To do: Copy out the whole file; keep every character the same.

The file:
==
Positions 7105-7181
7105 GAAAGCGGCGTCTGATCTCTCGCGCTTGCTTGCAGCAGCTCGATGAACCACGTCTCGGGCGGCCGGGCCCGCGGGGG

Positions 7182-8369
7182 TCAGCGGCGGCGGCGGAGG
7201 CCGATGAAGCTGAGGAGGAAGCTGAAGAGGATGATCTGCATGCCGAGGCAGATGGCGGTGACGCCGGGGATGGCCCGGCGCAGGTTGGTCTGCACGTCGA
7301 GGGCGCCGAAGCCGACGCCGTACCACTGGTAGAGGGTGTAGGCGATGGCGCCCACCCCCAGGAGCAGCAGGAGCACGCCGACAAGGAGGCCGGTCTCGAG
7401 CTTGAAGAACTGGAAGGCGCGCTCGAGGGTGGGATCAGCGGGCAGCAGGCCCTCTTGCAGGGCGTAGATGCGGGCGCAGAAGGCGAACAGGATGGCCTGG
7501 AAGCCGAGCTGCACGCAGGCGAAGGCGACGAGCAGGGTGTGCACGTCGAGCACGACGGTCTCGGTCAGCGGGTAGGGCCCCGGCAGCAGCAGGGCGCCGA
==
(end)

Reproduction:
Positions 7105-7181
7105 GAAAGCGGCGTCTGATCTCTCGCGCTTGCTTGCAGCAGCTCGATGAACCACGTCTCGGGCGGCCGGGCCCGCGGGGG

Positions 7182-8369
7182 TCAGCGGCGGCGGCGGAGG
7201 CCGATGAAGCTGAGGAGGAAGCTGAAGAGGATGATCTGCATGCCGAGGCAGATGGCGGTGACGCCGGGGATGGCCCGGCGCAGGTTGGTCTGCACGTCGA
7301 GGGCGCCGAAGCCGACGCCGTACCACTGGTAGAGGGTGTAGGCGATGGCGCCCACCCCCAGGAGCAGCAGGAGCACGCCGACAAGGAGGCCGGTCTCGAG
7401 CTTGAAGAACTGGAAGGCGCGCTCGAGGGTGGGATCAGCGGGCAGCAGGCCCTCTTGCAGGGCGTAGATGCGGGCGCAGAAGGCGAACAGGATGGCCTGG
7501 AAGCCGAGCTGCACGCAGGCGAAGGCGACGAGCAGGGTGTGCACGTCGAGCACGACGGTCTCGGTCAGCGGGTAGGGCCCCGGCAGCAGCAGGGCGCCGA